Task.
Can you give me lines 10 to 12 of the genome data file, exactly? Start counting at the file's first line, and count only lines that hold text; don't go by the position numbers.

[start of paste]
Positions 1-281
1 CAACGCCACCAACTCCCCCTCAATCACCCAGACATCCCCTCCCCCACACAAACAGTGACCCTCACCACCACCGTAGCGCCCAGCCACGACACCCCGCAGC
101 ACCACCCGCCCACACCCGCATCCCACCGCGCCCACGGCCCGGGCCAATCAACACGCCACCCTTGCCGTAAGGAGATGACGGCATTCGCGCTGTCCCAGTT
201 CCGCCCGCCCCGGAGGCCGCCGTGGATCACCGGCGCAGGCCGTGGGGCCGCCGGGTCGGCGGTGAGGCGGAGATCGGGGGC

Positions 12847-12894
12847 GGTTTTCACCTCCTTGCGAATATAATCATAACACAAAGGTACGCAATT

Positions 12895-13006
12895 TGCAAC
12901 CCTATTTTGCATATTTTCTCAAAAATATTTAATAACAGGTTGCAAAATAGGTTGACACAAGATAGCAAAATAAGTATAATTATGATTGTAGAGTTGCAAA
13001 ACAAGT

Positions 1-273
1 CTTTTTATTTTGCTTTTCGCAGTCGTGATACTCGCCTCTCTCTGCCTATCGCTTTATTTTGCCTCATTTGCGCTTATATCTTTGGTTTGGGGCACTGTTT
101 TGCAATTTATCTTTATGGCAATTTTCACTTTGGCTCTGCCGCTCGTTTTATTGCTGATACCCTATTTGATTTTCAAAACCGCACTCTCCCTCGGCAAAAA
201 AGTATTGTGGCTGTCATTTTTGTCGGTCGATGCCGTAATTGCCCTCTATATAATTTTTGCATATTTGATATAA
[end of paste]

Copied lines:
13001 ACAAGT

Positions 1-273
1 CTTTTTATTTTGCTTTTCGCAGTCGTGATACTCGCCTCTCTCTGCCTATCGCTTTATTTTGCCTCATTTGCGCTTATATCTTTGGTTTGGGGCACTGTTT